In June 2013, the Mozilla User Research team ran a paid study of 573 Firefox users that included data on cookie and browsing events. The user population was census-balanced and included only US users. The study ran for a median of 18.8 days, during which time we observed 18.4 million attempts to set cookies by examining HTTP Set-Cookie headers. Each Set-Cookie header counts as a single event, even though it may contain multiple cookies. Storing multiple pieces of information across separate cookies or combining them into a single cookie are equally powerful. Set-Cookie headers are not the only method for setting cookies, but they are sufficiently prevalent to be representative. We did not observe read events due to volume constraints. We observed 2.84 million pages loaded, measured by counting tab-ready events.
|N = 573||Tab-ready events||Set-Cookie events||Tab-ready events/day|
Counting originsThroughout this post we use top-level domains (from the Public Suffix list) plus one component to count origins. For example, we consider foo.example.com and bar.example.com to represent the same origin. The public suffix mechanism is not perfect, because a single organization may own many origins (e.g., doubleclick.net and google.com both belong to Google). In total, study users visited 40682 unique origins (counted by tab-ready events) and received set-cookie events from 32786 unique origins. Below is the distribution of cookie events per tab event.
The graph below shows the 20 origins responsible for the most set-cookie events. These origins represent 0.05% of unique cookie-setting origins and are responsible for 42.7% of set-cookie events seen in the study data. Set-cookie attempts are either first-party, where the origin of the cookie being set is the same as the one in the location bar, or third-party, where the origins don't match.
Who uses third-party cookies?Third-party cookies have many purposes. For example, social widget implementations usually rely on third-party cookies to display personalized content, and inline ads rely on third-party cookies to provide targeted ads and perform frequency capping. Of the 12.4 million set-cookie events in the study, 50.4% are for third-party cookies (shown in red in the graph above).
The graph below shows the top 20 origins setting third-party cookies, responsible for 41.1% of third-party set-cookie events. adnxs.com belongs to AppNexus, an ad exchange. Facebook sets mostly first-party cookies, but because Facebook's social widgets are included on many sites, Facebook sets many third-party cookies (which may have originally been created in a first-party context). Of the top 20 origins, 18 primarily offer advertising services.
It is interesting to compare this data to Table IV from Eubank et al.'s survey on third-party cookies. In the Eubank survey, the authors used simulated data from crawling Alexa's top 500 websites, included all types of third-party embedded data, and did not canonicalize domains using the public suffix list. Even though the methodology is different, many origins in the top 20 overlap.
How many third-party cookies are from origins the user knows?One interesting question is whether or not users intentionally accept cookies, especially in the case of third-party cookies. We examine two possible heuristics for estimating whether a user interaction with an origin is intentional:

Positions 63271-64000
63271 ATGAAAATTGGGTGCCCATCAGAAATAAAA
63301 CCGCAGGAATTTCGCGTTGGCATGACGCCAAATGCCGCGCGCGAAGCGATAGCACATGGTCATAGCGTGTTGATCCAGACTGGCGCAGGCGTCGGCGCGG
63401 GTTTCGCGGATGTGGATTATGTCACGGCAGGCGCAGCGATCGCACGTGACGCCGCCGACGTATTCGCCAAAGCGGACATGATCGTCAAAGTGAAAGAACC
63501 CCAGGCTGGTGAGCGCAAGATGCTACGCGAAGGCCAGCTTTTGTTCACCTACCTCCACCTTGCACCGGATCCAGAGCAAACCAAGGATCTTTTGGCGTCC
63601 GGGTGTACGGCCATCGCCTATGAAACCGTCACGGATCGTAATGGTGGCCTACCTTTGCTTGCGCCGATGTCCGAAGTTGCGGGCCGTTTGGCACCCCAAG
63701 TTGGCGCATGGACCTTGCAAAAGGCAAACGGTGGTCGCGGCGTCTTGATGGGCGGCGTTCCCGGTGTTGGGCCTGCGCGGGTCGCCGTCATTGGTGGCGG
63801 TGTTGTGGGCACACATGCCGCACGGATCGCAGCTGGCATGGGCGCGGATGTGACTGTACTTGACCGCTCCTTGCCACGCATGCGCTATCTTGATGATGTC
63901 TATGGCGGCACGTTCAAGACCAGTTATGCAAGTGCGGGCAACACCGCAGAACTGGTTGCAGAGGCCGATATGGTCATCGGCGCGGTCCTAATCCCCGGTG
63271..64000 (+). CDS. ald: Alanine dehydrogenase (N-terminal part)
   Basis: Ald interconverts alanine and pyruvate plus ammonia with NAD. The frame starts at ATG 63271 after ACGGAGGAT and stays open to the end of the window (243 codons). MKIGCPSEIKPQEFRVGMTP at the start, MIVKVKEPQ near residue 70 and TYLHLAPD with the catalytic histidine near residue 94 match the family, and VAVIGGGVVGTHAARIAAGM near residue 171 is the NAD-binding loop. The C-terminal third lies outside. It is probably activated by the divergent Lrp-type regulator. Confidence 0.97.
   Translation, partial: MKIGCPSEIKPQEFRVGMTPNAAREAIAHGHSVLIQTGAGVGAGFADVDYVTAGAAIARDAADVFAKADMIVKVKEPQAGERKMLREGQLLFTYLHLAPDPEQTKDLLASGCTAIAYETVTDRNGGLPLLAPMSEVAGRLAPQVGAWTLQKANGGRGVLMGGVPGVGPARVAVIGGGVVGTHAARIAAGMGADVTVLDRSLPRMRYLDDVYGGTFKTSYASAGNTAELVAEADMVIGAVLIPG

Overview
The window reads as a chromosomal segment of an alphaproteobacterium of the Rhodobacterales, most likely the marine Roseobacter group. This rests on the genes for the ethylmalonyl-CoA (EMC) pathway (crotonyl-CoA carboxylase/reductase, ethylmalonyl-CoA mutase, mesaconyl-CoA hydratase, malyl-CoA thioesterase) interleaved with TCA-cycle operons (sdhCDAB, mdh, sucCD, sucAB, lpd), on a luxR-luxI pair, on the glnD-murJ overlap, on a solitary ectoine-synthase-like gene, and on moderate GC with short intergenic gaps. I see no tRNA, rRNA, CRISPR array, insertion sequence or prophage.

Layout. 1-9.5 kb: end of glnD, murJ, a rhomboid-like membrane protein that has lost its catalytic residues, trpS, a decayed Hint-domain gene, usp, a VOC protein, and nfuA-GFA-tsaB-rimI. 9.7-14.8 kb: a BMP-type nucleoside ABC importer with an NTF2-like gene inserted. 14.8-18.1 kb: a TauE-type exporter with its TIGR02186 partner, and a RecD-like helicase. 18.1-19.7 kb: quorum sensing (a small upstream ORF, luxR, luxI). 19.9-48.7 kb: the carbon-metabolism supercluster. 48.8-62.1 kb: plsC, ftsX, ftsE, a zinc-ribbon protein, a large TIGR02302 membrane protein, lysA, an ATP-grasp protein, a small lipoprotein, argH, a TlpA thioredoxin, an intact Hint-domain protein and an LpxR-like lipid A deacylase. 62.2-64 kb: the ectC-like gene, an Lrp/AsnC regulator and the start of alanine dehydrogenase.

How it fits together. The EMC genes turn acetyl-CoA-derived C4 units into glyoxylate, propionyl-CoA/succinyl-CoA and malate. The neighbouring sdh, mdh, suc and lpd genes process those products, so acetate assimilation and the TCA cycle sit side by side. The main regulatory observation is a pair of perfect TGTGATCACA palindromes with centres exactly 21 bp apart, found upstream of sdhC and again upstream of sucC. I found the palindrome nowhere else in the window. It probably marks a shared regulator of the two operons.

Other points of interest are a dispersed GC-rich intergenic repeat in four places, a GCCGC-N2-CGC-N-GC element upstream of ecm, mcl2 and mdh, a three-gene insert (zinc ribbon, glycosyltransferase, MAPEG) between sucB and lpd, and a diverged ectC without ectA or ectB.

- The user has already accepted cookies from the origin (pre-existing cookie condition)
- The user has visited the origin by entering it into the location bar (simulated history condition)
Pre-existing cookie conditionWe did not ask study participants to clear cookies before beginning the study. Of the third-party set-cookie events, 90.8% of them were sent to users who had already accepted cookies from that origin. The graph below shows this percentage for the top 20 origins that set third-party cookies. In this graph, nearly all origins are above 75% with the exception of doubleclick.net. This dip can be explained by a handful of users who have a particular security addon installed.
Simulated history conditionAnother heuristic for evaluating if a user has interacted with a site is whether that origin has appeared in the location bar, as measured by tab-ready events. This lets us count third-party origins that have previously appeared in a first-party context.
For each user, we take the entire set of origins extracted from tab-ready events to simulate that user’s history, then count whether the origins in the Set-Cookie events appear in the simulated history. The graph below shows this percentage for the top 20 origins of third-party cookies.
Overall, 19.6% of third-party cookie events came from origins in users’ simulated history in the course of the study. Not surprisingly, nearly all users had visited facebook.com and youtube.com, which are currently ranked 2nd and 3rd most visited sites according to Alexa. Interestingly, adnxs.com also appeared much of the time in simulated histories, even though the rank of adnxs.com is currently 576 in the US according to Alexa. From looking through tab-ready events, adnxs.com appeared in redirects and popups.
How long do cookies live?The Set-Cookie HTTP header has an optional expiration time that tells the browser how long to keep the cookie. From the graph below, many cookies are long-lived, possibly longer-lived than the installation of the operating system or browser. 20% of third-party cookie expiration times were one week or less, and 51% of third-party cookie expiration times were longer than 6 months.
Many thanks to Gregg Lind for deploying the study and to Jonathan Mayer, Alex Fowler, John Jensen, and Chris Karlof for reviewing this post.